In addition to potential Earth-impacting objects our system also monitors for Earth’s natural temporarily-captured satellites, that is, objects on elliptic, geocentric orbits (hereafter just geocentric orbits). Here we present results of tests with 2006 RH120, an asteroid temporarily captured by the Earth, and the space observatory Spektr-R.

For 2006 RH120 the first tracklet (four observations during 3 min) produces only a negligible probability for the object being geocentric, the second tracklet (nine observations during 7 h) a 23% probability, the third tracklet (14 observations during 7 h) a 97% probability, and the fourth tracklet (17 observations during 24 h) a 100% probability. For Spektr-R the first tracklet (four observations during 1 h) gives a 24% probability, the second tracklet (six observations during 3 h) a 97% probability, and the third tracklet (eight observations during 4 h) a 100% probability. From these two examples we see that our system recognizes a geocentric object only if both the time span and number of observations are sufficient.

4.4. NEOCP objects

Having verified that NEORANGER can identify Earth-impacting asteroids as well as objects on elliptical, geocentric orbits, we now present results of eight weeks of continuous operations between August 18 and October 12 2015 for objects on the NEOCP. For each object NEORANGER calculates the probability that the object will impact the Earth within a week as well as the probability that the object is on an elliptic, geocentric orbit. In addition, we compute an estimate for the perihelion distance and NEO class. We compare these results with those given by MPC.

We use 2339 observation sets of 695 objects on the NEOCP. To derive the impact parameter distribution the ranging is run for each observation set and the resulting orbital element probability density function is propagated forward in time for seven days as explained in Sect. 3.2. The ranging for the first observation set takes on average 1 min with root-mean-square (RMS) deviation of 3 min, for the second observation set 3 min (RMS 5 min), for the third observation set 6 min (RMS 7 min), and for the fourth observation set 7 min (RMS 8 min). The ranging gradually slows down or fails for observation sets with larger time spans and number of observations. If the ranging fails it is mostly because the timeout of 20 min is exceeded or because no acceptable sample orbits are found (e.g., because the residuals are too large compared to the assumed astrometric uncertainty). The time required for the propagation stays typically around 1.5 min.

A non-zero impact probability is computed for 424 observation sets (and in accordance with Virtanen & Muinonen (2006) almost always for the first observation set of the object). The blue histogram in Fig. 4 shows the distribution of all non-zero impact probabilities computed by NEORANGER during the eight weeks of continuous monitoring. The ten highest probabilities in the blue histogram fall between 7.7 × 10−10 and 2.3 × 10−8. There is a clear gap between, on one hand, the group formed by the 50 simulated impactors and the two real impactors and, on the other hand, the group formed by the NEOCP objects and the simulated impactors with only one observation set. It thus seems that impactors are clearly identified already based on only two observation sets, and NEORANGER produces very few, if any, false alarms.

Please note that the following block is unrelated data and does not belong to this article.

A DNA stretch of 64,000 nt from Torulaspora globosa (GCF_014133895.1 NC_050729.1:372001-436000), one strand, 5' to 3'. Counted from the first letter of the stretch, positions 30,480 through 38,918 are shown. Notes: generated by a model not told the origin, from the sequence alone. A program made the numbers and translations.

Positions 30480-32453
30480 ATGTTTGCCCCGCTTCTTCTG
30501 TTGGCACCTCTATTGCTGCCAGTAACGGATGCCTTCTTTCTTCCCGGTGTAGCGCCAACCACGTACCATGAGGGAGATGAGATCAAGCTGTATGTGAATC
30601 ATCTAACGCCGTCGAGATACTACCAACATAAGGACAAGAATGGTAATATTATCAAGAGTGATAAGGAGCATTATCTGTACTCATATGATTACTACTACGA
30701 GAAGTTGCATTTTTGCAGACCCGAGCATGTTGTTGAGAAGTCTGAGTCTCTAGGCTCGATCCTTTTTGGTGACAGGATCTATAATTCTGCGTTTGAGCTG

A non-zero probability for the object being on an elliptic, geocentric orbit is computed for 727 observation sets. Some fraction of these objects correspond to artificial Earth-orbiting satellites. In particular, NEORANGER has computed a non-zero probability for a geocentric orbit for all artificial objects that have appeared on NEOCP and that have been identified as such on the various discussion forums.

The evolution of the perihelion-distance estimate with the increasing number of observation sets for the 260 objects that received an MPEC is shown in Fig. 5. The error bars define the 1σ confidence interval. The accuracy increases with each new observation set as expected. Figure 6 shows examples of the perihelion-distance distributions for two objects. We note the substantially non-Gaussian distribution in the top left plot compared to the Gaussian distribution in the bottom left plot.

thumbnail Fig. 5.

Perihelion distance as estimated by NEORANGER and by MPC. The MPC estimate is based on all available data whereas the neoranger estimate only includes parts of it as described below each plot. The solid red line is included for reference and corresponds to a 100% correlation between the perihelion distance as estimated by NEORANGER and by MPC.

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thumbnail Fig. 6.

Two example distributions of the perihelion distance. The red vertical dashed line corresponds to the maximum likelihood and the blue vertical lines define the 1σ confidence interval.

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NEORANGER predicts the NEO class (Amor, Apollo, Aten, Aethra/Mars-crosser) correctly (i.e., NEORANGER estimates the class to be the one given by MPC with over 50% confidence) for 40% of the 260 objects in our test data set when using only the first observation set and 63% when using two observation sets (Fig. 7). In the rightmost bar in the plot for two tracklets we see that the correct class is predicted for 0.377 × 260 = 98 objects with at least a 90% probability.

thumbnail Fig. 7.

Fractional distribution of the probabilities (as estimated by NEORANGER) to belong to the class reported by the MPC when using one or two observation sets.